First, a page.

Salt Lake County Republican Party chairman James Evans is having fun making the proverbial mountain out of a molehill, deciding this week to ask the Salt Lake City Council to reprimand Mayor Rocky Anderson for using the word, “slavish” during his speech at the anti-war protest held at City Hall last week.
In the speech, Anderson lashed back at Evans and the rest of the Republican Party for launching a particularly nasty radio-ad campaign asking party members to bombard the mayor’s office in opposition to his participation in the rally. Anderson said during his speech, “So James Evans and these folks who financed this massive radio campaign these last few days, let them understand that blind faith in bad leaders is not patriotism. A patriot does not tell people who are intensely concerned about their country to just sit down and be quiet; to refrain from speaking out in the name of politeness or for the sake of being a good host; to show slavish, blind obedience and deference to a dishonest, war-mongering, human-rights-violating president.”
Evans, who is African-American, claims that Mayor Anderson chose the word specifically as a racial slur to get under his skin, telling Wendy Leonard of the Deseret Morning News,
“I have no doubt it was purposeful, anyone he disagrees with or has disdain for, he’s not above trying to offend them.”
Evans drafted a letter to his district councilman, Carlton Christensen on Wednesday asking the council to censure Mayor Anderson for using the offending term as well as posting his entire speech on the city’s Web site.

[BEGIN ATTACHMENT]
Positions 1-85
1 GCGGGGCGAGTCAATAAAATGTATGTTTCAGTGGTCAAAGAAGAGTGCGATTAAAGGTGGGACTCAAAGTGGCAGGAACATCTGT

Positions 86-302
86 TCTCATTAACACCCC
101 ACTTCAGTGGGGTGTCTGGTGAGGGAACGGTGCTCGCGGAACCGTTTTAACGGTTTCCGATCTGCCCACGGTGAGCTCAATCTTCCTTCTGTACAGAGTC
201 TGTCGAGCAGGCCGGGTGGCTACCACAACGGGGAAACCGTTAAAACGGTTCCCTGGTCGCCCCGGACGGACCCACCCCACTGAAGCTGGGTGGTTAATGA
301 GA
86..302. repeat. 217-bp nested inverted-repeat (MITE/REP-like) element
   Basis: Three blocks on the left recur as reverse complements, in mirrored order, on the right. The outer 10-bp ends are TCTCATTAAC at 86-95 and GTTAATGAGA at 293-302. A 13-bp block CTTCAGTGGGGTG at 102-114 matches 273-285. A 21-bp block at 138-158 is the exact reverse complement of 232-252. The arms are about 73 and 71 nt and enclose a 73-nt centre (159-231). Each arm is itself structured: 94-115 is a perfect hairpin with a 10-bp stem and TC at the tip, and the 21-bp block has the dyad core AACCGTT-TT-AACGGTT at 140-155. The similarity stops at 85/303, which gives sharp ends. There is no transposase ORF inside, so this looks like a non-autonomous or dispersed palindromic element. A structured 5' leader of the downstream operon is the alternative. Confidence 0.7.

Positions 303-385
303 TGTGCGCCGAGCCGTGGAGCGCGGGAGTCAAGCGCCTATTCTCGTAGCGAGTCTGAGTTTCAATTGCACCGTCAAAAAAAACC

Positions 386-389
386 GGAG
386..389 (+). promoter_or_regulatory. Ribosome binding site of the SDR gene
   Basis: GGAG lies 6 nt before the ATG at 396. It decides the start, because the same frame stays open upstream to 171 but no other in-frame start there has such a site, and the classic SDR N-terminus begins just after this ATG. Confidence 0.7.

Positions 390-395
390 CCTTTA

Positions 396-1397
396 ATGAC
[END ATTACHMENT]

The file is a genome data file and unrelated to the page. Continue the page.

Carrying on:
Evans also takes issue with the fact that Anderson used city personnel to respond to press inquiries and set up interviews for Anderson regarding the protest, which was not an official city function, again talking to the D-News,
“It’s just a misuse of city resources for the mayor’s political agenda.”
While Evans’ kerfuffle over the mayor’s choice of words made little impact on the city council, which currently have no intention to discuss censuring the mayor, Councilman Christensen did, in response to Evan’s grievance about the city’s Web site, draft a letter to the city’s attorney asking that the mayor’s speech be removed.
For Mayor Anderson’s part, he responded with disgust to the accusation that he used the word, “slavish” with any racist implications toward Chairman Evans, saying in an email, “I didn’t even refer to James or the Republicans who financed the recent radio campaign against dissent in my written speech but was moved while delivering the speech to make reference to them because of their partisan support of this disastrous presidency.”
It would be negligent not to mention the mayor’s history as a civil rights attorney and advocate or his now internationally famous reputation as a dyed in the wool “lib-nut.”
While we can’t deny the mayor’s well-documented temper, we also can’t deny that he’s spent the better part of his life working and striving for social equality.
Chairman Evans maintains that the mayor was retaliating against him, “He knew what he was doing. He always retaliates.”
The chairman’s insistence that the mayor intentionally targeted him with a “racist remark” does raise some interesting questions as to the volatility of language and how almost any word can be misconstrued when context and intention are either disregarded or willfully obscured.
There’s no word on whether Evans is as concerned about the city money required to hire extra people to field the onslaught of harassing phone calls to the mayor’s office at his behest.